#55 Shimmering Wang

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Posted 14 August 2007 - 10:02 PM

I guess what I was trying to say earlier is this:If your opponent is folding x% of the time (where x% is often enough to show a profit), it's more important to bet when drawing dead than it is to bet when you're drawing live. BOTH cases are profitable, but it's much more profitable when you're drawing dead.A corollary:An opponent must fold MUCH MORE OFTEN when we're drawing live to show the same Earn Rate (ie, increased equity) than when we're drawing dead. We show SOME profit when we semibluff with a lot of outs much more often, but the marginal returns for every extra fold are lesser compared to when we're drawing to fewer outs.Y'all heard?Wang

#56 Ouch-8s

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Posted 14 August 2007 - 10:14 PM

View PostShimmering Wang, on Tuesday, August 14th, 2007, 10:35 PM, said:

Well, I think if you set up an equity function, you'll find that when you own a larger portion of the pot (say, a full third), then a semibluff has less risk (because it's cheaper, and also must be successful less often to show a profit), but also has less reward (because you're earning a much smaller share of the pot, since a big part is yours already.)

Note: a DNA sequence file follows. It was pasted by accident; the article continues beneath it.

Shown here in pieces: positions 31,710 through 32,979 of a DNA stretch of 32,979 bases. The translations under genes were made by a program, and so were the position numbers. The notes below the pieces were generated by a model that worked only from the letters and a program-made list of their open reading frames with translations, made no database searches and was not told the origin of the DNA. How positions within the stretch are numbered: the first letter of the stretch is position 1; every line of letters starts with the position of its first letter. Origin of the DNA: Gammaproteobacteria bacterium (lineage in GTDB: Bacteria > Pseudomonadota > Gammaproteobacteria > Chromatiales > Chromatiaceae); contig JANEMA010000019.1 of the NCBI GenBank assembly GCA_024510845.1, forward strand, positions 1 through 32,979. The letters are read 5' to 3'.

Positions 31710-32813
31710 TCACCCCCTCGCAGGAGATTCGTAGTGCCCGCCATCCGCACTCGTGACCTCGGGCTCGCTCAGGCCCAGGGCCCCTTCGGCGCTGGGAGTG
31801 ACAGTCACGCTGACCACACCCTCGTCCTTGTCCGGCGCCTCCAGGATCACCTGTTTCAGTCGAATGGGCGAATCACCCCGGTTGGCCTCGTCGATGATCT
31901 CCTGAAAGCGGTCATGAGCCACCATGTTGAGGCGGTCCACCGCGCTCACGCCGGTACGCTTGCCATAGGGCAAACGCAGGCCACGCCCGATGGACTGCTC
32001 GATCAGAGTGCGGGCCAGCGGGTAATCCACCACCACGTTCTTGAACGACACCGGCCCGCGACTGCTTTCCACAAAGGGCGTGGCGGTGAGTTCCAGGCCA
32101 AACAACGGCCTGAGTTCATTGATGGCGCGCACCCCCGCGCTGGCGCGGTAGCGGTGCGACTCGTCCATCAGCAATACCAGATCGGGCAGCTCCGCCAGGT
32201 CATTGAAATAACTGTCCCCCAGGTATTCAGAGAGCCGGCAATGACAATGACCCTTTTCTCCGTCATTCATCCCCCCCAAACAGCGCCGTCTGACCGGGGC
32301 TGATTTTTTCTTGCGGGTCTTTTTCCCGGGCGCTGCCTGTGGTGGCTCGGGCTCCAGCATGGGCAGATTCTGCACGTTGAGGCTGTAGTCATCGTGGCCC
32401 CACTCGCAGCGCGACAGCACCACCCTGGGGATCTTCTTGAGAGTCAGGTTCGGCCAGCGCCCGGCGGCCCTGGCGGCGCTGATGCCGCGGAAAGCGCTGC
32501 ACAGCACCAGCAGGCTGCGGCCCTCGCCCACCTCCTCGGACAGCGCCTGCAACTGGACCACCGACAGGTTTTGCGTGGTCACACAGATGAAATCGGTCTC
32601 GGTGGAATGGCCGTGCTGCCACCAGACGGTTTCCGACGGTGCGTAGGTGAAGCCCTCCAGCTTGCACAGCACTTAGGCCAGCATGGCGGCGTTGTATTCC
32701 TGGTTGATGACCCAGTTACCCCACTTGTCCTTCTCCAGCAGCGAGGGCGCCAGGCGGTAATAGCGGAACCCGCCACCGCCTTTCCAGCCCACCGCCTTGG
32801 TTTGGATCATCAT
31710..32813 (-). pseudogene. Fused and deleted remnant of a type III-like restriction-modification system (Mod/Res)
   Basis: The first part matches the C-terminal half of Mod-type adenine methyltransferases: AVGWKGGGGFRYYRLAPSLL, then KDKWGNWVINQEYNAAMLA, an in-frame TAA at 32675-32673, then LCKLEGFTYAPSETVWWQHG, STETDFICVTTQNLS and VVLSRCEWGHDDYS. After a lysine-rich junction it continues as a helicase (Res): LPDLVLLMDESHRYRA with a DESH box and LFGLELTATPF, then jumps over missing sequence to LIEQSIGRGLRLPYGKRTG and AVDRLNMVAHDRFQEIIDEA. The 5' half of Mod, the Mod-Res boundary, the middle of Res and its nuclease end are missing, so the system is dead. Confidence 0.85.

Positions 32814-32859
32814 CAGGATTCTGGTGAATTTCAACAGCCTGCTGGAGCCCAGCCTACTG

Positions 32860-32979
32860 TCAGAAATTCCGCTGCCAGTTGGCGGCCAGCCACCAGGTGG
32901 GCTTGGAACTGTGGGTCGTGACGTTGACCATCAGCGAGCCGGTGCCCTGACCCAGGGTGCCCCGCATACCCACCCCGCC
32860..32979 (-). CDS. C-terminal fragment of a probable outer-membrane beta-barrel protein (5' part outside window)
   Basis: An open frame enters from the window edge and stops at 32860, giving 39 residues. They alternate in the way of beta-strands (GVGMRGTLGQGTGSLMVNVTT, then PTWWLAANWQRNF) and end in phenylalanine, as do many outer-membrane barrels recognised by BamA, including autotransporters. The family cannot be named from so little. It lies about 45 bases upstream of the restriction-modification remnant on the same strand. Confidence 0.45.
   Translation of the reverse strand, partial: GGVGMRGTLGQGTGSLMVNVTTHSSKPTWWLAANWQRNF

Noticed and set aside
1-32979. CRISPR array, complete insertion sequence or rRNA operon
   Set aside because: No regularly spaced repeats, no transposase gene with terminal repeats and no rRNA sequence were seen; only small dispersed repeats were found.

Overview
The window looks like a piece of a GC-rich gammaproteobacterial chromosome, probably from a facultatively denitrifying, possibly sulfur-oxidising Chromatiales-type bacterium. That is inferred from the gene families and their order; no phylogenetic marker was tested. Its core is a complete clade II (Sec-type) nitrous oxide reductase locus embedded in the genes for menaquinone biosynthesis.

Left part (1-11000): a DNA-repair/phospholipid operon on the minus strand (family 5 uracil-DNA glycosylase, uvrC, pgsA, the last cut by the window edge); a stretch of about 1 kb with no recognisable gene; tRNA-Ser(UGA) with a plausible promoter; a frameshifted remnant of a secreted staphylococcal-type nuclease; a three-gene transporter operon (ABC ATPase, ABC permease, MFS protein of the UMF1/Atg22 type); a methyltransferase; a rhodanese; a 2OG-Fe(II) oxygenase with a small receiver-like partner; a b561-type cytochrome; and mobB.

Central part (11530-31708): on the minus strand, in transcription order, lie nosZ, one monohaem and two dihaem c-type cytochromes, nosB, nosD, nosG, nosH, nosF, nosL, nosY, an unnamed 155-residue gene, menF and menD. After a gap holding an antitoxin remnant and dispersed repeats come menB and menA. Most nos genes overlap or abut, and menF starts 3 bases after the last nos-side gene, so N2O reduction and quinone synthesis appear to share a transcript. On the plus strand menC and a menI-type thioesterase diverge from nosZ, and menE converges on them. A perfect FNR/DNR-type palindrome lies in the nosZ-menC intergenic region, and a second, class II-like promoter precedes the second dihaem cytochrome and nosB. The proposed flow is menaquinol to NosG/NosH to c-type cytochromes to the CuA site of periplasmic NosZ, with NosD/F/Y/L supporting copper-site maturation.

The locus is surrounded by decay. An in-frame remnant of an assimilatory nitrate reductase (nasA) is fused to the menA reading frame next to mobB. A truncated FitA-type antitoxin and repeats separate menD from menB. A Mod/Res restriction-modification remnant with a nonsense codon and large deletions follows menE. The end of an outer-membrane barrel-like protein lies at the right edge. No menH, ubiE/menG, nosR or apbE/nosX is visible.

but aren't you also increasing the size of the pot, making it harder for him to fold when you do hit and causing him to pay off when you make the (earlier agreed upon not to happen) value bets on later streets?
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#57 Ouch-8s

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Posted 14 August 2007 - 10:15 PM

View PostShimmering Wang, on Tuesday, August 14th, 2007, 11:02 PM, said:

If your opponent is folding x% of the time (where x% is often enough to show a profit), it's more important to bet when drawing dead than it is to bet when you're drawing live. BOTH cases are profitable, but it's much more profitable when you're drawing dead.
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#58 Actuary

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Posted 14 August 2007 - 10:37 PM

Wang, you had me at "equity"so less outs, be more apt to bet the turn (I was on track)- .. and I'll guess the more we put him on a c/r the more we should CHECK with less outs. (like we say, check more vs tricky players)

#59 Shimmering Wang

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Posted 14 August 2007 - 11:54 PM

View PostOuch-8s, on Wednesday, August 15th, 2007, 2:14 AM, said:

but aren't you also increasing the size of the pot, making it harder for him to fold when you do hit and causing him to pay off when you make the (earlier agreed upon not to happen) value bets on later streets?